Registration Open: ‘Race, Nation and Empire on the Victorian Popular Stage’

Registration Open: ‘Race, Nation and Empire on the Victorian Popular Stage’

Registration is now open for the major international conference ‘Race, Nation and Empire on the Victorian Popular Stage’ (to be held in the Storey Institute, Lancaster, 11-14 July 2012).

Please visit the website for further information (https://sites.google.com/site/victorianpantomime/2012-conference).

The full programme is available for download from the website. A list of confirmed panels and speakers is to be found at the base of this email. You’ll see an excellent line up of speakers from across the UK, North America and Australia. John MacKenzie will provide the keynote lecture: ‘All the Empire’s a Stage: the Context and Performance of Imperialism’. (Emeritus of Lancaster, Edinburgh etc). He is author of Propaganda and Empire, Imperialism and Popular Culture and series editor of Manchester University Press’ ‘Studies in Imperialism’. Jane Pritchard (Victoria and Albert Museum) will deliver a special session which includes the exhibition of early film footage highlighting dance practice. The conference includes papers from academics working in the fields of theatre history/performance studies, Victorian literature, cultural history and museum studies. Cengage is sponsoring a special session on digital archives and Victorian Studies.
***
Confirmed panels:
KEYNOTE:

John MacKenzie: ‘All the Empire’s a Stage: the Context and Performance of Imperialism’

Special session:
Jane Pritchard (V&A), ‘Dancing the Empire: Imperialism on the ballet stage’
Including film showing

Theatres of Empire
– Jeffrey Richards (Lancaster), ‘Drury Lane Imperialism’
– Marty Gould (South Florida), ‘“Robinson Redux”: Crusoe on Stage’

Actors abroad
– Jim Davis (Warwick), ‘”In the city of Calcutta there are no cobras”: Empire actors encountering the ‘Other’
– Veronica Kelly (Queensland), ‘Come Over Here! The Local Hybridisation of International “Ragtime Revues” in Australia before the First World War.’

China
– Dongshin Chang (Hunter College, CUNY), ‘“Chinese Sorcerer: Spectacle and Anglo-Chinese Relations’
– Ross Forman (Warwick), ‘“A Street in Peking”: Pantomime and Other Theatrical Encounters with China in the Nineteenth Century’
– Anne Witchard (Westminster), ‘A proper pagoda in the Strand’: China on the Musical Comedy stage, 1894-1914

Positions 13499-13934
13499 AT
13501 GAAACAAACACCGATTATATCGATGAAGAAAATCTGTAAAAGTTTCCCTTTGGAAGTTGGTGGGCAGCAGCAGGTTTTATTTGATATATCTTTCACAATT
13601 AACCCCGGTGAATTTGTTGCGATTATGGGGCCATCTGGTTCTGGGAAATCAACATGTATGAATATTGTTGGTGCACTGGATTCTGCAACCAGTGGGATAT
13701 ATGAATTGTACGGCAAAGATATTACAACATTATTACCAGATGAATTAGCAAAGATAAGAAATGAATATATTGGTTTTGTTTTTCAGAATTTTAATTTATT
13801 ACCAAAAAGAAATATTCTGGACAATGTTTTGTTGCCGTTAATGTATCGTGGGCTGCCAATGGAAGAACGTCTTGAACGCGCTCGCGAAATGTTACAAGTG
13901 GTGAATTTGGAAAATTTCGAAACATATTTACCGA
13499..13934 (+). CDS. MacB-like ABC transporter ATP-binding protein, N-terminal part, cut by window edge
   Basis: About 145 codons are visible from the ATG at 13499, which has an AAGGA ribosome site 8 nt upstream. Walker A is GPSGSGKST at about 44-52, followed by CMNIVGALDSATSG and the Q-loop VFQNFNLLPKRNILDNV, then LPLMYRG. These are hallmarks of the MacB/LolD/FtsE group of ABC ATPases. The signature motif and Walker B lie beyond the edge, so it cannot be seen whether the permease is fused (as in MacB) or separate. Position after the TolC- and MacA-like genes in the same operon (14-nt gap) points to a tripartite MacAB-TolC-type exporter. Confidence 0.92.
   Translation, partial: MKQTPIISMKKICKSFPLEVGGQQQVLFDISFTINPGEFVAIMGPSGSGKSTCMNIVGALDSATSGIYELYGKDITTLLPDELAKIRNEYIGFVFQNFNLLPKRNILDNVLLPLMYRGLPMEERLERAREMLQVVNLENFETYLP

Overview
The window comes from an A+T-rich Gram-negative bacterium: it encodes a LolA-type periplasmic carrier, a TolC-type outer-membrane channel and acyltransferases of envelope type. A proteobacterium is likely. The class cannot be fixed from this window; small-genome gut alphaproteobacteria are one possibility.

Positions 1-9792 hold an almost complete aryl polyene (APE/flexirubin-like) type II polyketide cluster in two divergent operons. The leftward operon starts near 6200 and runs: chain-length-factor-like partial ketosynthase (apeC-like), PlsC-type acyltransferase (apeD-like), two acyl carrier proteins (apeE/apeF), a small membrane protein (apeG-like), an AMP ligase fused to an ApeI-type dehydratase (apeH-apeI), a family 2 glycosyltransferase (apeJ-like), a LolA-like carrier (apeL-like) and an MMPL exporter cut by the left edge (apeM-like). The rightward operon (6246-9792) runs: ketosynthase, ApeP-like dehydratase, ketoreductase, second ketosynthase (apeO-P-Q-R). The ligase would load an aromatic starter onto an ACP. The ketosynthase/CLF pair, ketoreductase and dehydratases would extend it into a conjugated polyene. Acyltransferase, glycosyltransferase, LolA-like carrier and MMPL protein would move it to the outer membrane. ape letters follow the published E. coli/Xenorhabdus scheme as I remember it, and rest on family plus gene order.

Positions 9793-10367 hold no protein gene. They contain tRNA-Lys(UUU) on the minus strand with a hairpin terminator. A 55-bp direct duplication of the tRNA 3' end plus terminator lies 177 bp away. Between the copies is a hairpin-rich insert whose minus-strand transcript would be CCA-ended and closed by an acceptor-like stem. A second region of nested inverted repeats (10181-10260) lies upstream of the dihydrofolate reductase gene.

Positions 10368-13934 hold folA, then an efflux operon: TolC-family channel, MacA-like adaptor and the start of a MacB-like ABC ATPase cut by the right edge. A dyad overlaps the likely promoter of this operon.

Military
– Stuart Currie (Worcester), ‘The Crimean War as Performance: Text and Subtext 1854-56’
– Margery Masterson (Bristol), ‘Theatre of Operations: Scandal and Spectacle in Mid-Victorian Courts Martial’
– Hayley Bradley (Manchester), ‘Sing a song of Empire’

Gender and the performance of imperialism
– Laura Monros-Gaspar (Valencia), ‘The Spanish gipsy and the British imperial imagination’
– Matt Salyer (U.Conn), “‘Swords of Honour”: Staging the “Celebrities of the Zulu War”’
– Brian Murray (King’s), ‘“Enacting the part of a weird drama”: H. M. Stanley and the Staging of Anglo-Saxon Manliness’

Crossing boundaries
– Kate Newey (Exeter), ‘Pantomime Utopias’
– Marah Gubar (Pittsburgh), ‘Infant Punks International’

Local and topical reference
– Jo Robinson (Nottingham), ‘Seeing the world from the provinces’
– Cathy Haill (V&A), ‘Patriotic Pirates and a very English Japan: Race, nation and empire in the operas of Gilbert & Sullivan’

Special session: Victorian Studies and the Digital Archive
– Cengage representative
– Bob Nicholson (Manchester), ‘Breaking Boundaries: Digitisation and the Future of the Past’
– Peter Yeandle (Lancaster), ‘Harlequin and the Archive; or, Empire here, Empire there, Empire everywhere’

Race, hybridity and performance
– Christopher Ferguson (Auburn), ‘“The Trouble with Billy Waters”: Imposture, Liberty, and Poverty in Nineteenth-Century Britain’
– Michele Mendelssohn (Oxford), ‘Oscar Wilde’s Performance of Racial Hybridity’
– Holy Gale Millette (UEA), ‘Strangeness, Subversion and Tourism at the Shaftesbury’

From local to global
– Jacob Diggle (Oxford), ‘Acting Out: Theatre Networks in the British World (1860 – 1914)’
– Ellen Couchman Crook (Birmingham), ‘The exotic and the everyday of the ‘Imagined Orient’ in regional Victorian pantomime’
– Alexandra Appleton (RHUL), ‘A Distinctly Nautical Stage? The development of maritime theatre on the Liverpool stage, 1830-1850’

Exhibitions, museums and the performing artefact
– Sadiah Qureshi (Birmingham), ‘“A Peep at the Natives”: exhibitions, empire and the natural history of race in nineteenth-century Britain’
– Sarah Longair (British Museum), Staging imperial performance: Architecture and interior display in early British colonial Zanzibar
– Marcus Risdell (Garrick), ‘“Dramatic and Musical Art of All Nations.” The Javanese Gamelan at the Royal Aquarium 1882’

Plenary
– Simon Sladen (Winchester), “That sort of fairy tale’s no use in the new Victorian age that’s coming”: The past as a metaphor for the present in the RSC’s Poppy (1982)
– David Mayer (Manchester), Jeffrey Richards (Lancaster) and Peter Yeandle (Lancaster), Plenary.

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